The coronavirus pandemic has forced Germany to play catchup with digital democracy, as lawmakers are forced to meet via livestream and hold virtual party conferences. Digitization, however, also has its limits.
Amid the widespread societal disruption brought on by the COVID-19 pandemic, most German political parties have opted to reschedule party conventions, where hundreds of members gather to decide the party's future, to later this year.
The conservative Christian Social Union (CSU), the Bavarian sister party to Chancellor Angela Merkel's Christian Democratic Union (CDU), however, will hold its May 22 party conference online. This fits the "Lederhosen and laptops" image the party's leadership is fond of mentioning.
"The CSU has always been a trailblazer when it comes to digital party work," said Dorothee Bär, the federal minister for digitalization and CSU member. The CSU party statutes were changed just last year, to allow for a digital party convention to meet official party regulations. She told DW that a digital party conference had many advantages, not the least of which were logistics.
"For example, a delegate from my constituency has to travel by car for three or four hours to get to Munich," she said, adding that an internal CSU survey showed that some "90% of members want more digital party work."
The party's leadership has often stressed it wants to shift more of its operations online, and party leader Markus Söder — or at least his social media team — is active on all major social media platforms, with regular posts and video messages.
Earlier this month, the Green party held its own digital event — not a party conference, but the regular states' council, which coordinates the work of the federal party, the various factions and the state associations. More than 100 delegates from across the country, along with 30,000 spectators, met digitally in a livestream led by party co-leaders Robert Habeck and Annalena Baerbock from Berlin.
Germany lags behind
Martin Fuchs, a political consultant and blogger who writes about politics and digital communication, said for the most part, the event ran smoothly — despite the occasional audio or video hiccup. "I'm very pleased, because society as a whole is digitizing faster and faster," he said, pointing out that politics in Germany has lagged when it comes to embracing the internet, especially when compared with other parts of the world.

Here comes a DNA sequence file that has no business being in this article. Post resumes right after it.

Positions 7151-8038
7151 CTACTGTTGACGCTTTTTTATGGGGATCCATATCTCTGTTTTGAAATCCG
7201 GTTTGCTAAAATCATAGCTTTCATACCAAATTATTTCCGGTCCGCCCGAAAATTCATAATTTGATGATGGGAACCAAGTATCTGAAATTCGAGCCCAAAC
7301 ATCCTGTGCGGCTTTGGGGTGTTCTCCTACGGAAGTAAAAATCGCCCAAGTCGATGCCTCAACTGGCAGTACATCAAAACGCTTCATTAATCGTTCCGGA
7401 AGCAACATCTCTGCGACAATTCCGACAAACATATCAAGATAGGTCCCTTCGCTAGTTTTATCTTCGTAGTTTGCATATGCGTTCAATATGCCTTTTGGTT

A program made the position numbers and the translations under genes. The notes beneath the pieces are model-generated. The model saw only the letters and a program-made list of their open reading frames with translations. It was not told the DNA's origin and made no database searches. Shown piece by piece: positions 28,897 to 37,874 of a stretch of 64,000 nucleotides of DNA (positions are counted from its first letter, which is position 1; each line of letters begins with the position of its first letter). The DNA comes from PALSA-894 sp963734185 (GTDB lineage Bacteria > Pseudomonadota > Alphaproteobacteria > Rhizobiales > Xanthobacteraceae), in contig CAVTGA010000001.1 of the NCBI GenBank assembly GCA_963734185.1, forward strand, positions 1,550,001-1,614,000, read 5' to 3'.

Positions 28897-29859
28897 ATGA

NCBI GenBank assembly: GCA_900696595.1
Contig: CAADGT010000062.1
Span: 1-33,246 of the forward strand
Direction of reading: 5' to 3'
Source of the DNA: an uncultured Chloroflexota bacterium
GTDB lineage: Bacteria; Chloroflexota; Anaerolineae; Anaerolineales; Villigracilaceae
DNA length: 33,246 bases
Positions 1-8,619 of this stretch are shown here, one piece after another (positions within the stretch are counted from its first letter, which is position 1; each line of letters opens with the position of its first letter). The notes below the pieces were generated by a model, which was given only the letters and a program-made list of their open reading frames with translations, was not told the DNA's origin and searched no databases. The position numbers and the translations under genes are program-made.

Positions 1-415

Estonia, for example, has long been a leader when it comes to online government, with nearly all its public services available online and at least 44% of citizens using electronic voting. In South Korea, the government uses an online portal, available in 14 languages, to allow citizens to participate in policy decisions and follow discussion on administrative affairs.
And in late March, the European Parliament allowed lawmakers who couldn't make it to Brussels due to lockdown restrictions to vote electronically, with a spokesperson confirming that the system — whereby MEPs fill in a voting list, scan it and send it back by email — would be in place until at least the end of July.
Though Fuchs thinks virtual party conventions contribute to a vibrant democracy, he doesn't think they'll replace the experience of in-person party gatherings. The raucous exhibition centers filled with hundreds of people, the chance encounters with supporters, opponents and journalists at the sausage stand on the sidelines — all this is part of the convention experience. "Party conventions aren't just important for the speeches, but also because of networking," said Fuchs, adding that the internet can't replace that.
'Tremendous opportunity to boost digitization'
Marco Buschmann, a member of the German parliament with the opposition Free Democratic Party (FDP), sees the digitization of politics, and society as a whole, as "an opportunity." Buschmann is part of a working group in the Bundestag devoted to advancing government digitization. "Right now, we have a tremendous opportunity to boost digitization in politics and in society, simply because we have been forced to give up our old reservations," he said.
The working group is considering holding committee or parliamentary group meetings via video linkup, and even "digitally supplementing" parliamentary meetings, for example for lawmakers who belong to a high-risk group and can't be physically present in the plenary session. Such ideas "would have been unthinkable even just a few weeks ago," said Buschmann.
When it comes to holding elections online, however, Buschmann remains wary. He pointed out that many fundamental Constitutional Court rulings have clearly ruled this option out, especially when it came to the "principle of a secret ballot."
The upcoming CSU party convention will also see the limits of digital democracy in Germany. Delegates will be able to virtually vote on motions and proposals, but votes on party statutes and party posts aren't allowed under German party law. "The idea of the Basic Law [Germany's constitution — Editor's note] is that votes on party positions must take place in secret," said Fuchs, explaining that any other method is too easily manipulated.
Why so slow? Germany's reluctant move into the digital age